They couldn’t have timed it better. NWTAC’s production of Hairspray started on 20th July just one day after Covid restrictions were lifted and it was a sell-out. Moston’s very own theatre at maximum capacity for the first time in 18 months.
For those who haven’t seen the film, Hairspray is set in Baltimore during the early 60’s where schoolgirl Tracy Turnblad dreams of dancing on The Corny Collins TV show. School doesn’t fit in with her plans so, along with her friend Penny Pingleton, she teams up with fellow African American students when they get put in detention. Together, they oust the reigning prima donna from the TV show along with her domineering mother and win the day.
Hairspray is a light-hearted, fun-filled musical with an underlying theme promoting tolerance and integration.
It also happens to be one of my daughter’s favourite films. She knows it inside out; every scene, every song, every dance move. So I was a bit nervous when I took her and the rest of my family to see the show.
Would NWTAC’s version measure up to the award winning film starring the likes of John Travolta, Zac Efron and Michelle Pfeifer?
Answer: they smashed it!
The casting was inspired. Annabelle Cooke bounced out of bed as Tracy with a bright and energetic ‘Good Morning Baltimore’. She was pitch perfect and I knew straight away we were in for a treat.
Eva Carty played Penny Pingleton perfectly while Jonny Molyneux had Tracy’s mum Edna Turnblad down to a tee. Jonny mustn’t have been available when they cast the film so they settled for John Travolta instead! He and his stage husband Gareth Maudsley have comedy timing in their bones.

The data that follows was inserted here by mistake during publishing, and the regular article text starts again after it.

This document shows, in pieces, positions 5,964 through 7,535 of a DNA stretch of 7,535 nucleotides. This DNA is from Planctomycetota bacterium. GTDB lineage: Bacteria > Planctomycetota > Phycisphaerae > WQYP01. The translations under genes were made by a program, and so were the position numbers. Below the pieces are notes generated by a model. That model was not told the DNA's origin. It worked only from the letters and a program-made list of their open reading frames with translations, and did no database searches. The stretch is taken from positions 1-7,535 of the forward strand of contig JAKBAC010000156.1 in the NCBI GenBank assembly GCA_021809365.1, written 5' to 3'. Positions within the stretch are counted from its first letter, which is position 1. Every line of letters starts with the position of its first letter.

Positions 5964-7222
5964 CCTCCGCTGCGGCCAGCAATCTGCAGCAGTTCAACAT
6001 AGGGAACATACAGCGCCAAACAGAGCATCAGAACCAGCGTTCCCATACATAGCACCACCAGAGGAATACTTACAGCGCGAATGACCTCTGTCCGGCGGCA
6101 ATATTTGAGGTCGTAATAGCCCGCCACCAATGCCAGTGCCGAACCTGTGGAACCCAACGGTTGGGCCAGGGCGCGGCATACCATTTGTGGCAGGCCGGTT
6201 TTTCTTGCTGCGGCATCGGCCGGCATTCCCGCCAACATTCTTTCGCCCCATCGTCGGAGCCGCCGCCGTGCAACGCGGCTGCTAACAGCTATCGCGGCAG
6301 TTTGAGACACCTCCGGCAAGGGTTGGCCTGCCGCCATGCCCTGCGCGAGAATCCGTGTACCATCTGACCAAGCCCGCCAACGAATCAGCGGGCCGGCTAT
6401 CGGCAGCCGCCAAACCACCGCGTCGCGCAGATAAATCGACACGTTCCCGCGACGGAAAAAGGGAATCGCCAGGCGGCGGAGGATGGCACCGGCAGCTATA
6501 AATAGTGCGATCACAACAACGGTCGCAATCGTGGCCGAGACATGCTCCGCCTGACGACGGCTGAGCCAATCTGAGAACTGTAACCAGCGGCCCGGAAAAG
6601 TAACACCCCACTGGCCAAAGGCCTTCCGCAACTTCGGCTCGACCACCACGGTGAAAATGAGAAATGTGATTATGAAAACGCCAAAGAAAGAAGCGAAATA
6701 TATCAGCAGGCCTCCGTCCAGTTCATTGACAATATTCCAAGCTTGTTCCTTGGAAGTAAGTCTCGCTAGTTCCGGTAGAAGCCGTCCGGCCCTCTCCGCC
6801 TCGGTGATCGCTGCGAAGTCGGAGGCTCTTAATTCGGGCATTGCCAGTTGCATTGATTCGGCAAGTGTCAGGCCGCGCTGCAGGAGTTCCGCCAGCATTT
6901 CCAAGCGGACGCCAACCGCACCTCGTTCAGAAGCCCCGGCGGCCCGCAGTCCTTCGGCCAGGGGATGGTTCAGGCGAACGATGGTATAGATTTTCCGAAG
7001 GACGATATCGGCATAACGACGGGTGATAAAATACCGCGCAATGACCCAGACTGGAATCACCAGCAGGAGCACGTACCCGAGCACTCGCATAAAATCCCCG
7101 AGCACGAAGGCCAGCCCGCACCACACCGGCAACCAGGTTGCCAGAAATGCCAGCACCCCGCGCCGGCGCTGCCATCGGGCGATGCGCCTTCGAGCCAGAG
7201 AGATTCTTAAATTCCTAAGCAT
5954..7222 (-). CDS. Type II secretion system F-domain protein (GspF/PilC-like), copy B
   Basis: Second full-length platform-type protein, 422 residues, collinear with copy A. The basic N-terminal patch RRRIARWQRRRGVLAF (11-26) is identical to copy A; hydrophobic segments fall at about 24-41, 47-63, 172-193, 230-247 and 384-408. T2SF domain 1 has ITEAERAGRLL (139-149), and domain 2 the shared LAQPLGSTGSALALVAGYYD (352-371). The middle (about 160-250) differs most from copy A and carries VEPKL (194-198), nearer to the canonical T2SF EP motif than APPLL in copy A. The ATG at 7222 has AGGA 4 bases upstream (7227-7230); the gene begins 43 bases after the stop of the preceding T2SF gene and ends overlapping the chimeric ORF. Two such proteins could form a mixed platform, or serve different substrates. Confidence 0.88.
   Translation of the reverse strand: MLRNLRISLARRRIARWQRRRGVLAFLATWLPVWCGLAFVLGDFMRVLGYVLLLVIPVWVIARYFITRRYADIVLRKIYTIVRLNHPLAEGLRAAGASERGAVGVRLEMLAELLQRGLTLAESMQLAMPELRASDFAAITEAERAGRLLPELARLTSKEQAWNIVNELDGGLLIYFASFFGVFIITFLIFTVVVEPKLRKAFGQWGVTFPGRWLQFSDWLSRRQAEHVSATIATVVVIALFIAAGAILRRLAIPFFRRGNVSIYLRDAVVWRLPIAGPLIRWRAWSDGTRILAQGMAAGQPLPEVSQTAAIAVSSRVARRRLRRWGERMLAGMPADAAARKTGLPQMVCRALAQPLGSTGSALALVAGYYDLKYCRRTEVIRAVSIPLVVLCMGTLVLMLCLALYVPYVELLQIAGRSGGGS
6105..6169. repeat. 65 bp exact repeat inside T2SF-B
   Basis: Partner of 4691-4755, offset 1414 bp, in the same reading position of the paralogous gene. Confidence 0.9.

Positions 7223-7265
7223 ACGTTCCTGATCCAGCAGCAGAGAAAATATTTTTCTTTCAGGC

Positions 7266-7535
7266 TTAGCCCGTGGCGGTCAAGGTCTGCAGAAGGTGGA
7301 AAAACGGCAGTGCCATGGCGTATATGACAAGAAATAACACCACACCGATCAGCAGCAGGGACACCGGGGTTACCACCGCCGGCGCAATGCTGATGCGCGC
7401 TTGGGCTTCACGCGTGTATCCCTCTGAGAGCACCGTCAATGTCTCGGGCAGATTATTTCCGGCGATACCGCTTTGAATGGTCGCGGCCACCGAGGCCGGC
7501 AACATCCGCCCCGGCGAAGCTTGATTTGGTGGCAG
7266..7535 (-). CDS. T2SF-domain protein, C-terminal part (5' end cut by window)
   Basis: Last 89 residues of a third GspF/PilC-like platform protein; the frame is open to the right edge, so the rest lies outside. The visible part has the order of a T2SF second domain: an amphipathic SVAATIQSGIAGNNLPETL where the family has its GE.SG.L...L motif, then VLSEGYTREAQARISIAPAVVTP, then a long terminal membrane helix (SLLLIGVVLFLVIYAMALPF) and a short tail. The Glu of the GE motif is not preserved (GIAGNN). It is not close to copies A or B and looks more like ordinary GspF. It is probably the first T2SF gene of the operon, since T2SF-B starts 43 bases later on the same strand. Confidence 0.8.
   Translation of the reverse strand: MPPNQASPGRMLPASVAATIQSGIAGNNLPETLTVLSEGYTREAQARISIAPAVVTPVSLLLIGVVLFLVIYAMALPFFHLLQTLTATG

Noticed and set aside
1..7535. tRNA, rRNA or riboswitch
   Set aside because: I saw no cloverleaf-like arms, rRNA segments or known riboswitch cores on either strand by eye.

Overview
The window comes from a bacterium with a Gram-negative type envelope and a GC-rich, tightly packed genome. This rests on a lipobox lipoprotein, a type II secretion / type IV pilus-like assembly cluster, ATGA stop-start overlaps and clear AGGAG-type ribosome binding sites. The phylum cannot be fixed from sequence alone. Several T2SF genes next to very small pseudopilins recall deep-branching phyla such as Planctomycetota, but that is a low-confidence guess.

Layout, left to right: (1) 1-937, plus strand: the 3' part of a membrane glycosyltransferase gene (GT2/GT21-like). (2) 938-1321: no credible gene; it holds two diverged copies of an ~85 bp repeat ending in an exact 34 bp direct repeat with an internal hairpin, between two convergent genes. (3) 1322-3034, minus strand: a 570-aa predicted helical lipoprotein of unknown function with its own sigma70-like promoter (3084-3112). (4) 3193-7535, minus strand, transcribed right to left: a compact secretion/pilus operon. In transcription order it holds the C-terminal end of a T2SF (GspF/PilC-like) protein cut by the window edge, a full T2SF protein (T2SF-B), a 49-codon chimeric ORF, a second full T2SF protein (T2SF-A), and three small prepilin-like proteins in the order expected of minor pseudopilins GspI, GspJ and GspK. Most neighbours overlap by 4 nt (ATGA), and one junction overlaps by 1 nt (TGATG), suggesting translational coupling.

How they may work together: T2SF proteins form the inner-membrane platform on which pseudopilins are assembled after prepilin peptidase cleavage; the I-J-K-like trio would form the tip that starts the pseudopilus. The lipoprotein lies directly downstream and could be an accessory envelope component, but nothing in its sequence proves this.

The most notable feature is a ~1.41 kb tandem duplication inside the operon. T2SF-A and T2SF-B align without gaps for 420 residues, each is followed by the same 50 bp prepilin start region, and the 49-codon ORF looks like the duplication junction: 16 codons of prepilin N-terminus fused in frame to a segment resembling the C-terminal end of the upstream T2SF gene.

James Burke followed in the footsteps of Zac Efron playing Tracy’s heart throb. He has a voice that just oozes confidence and rose to the challenge. Meanwhile, Penny’s love interest, Owen Omoruyi-Garci as Seaweed Stubbs, danced his way into her heart while his sister Little Inez (aka Elim Ghebrehiwet) sang her way into ours.
The TV ensemble was led by Anthony Horricks who carried off Corny Collins with professional smoothness. He and the station manager Velma Von Tussle (played by Melissa Grimes) and her daughter Amber (Kate Bannister) were superb.
In the West End, Marisha Wallace as Motormouth Maybelle was described as a show-stopper when she sang ‘I know where I’ve been’. I can only say that NWTAC’s Toyin Lawal, with her wonderful voice and elegance, was equally mesmerising.
Dance routines and songs just kept coming. Not once did anyone’s American accent falter. The full cast of 37 young actors and actresses who train at the North West Stage School did themselves, Beth Singh (Musical Director) and Katie Gough (Choreographer), Prab and the rest of the production team proud. It is such an elaborate show, packed with entertainment, humour and joy.
The past year and a half have challenged everyone but for this company to come through it all and produce a show as good as this is awesome.
My daughter, the whole of my family, loved it!
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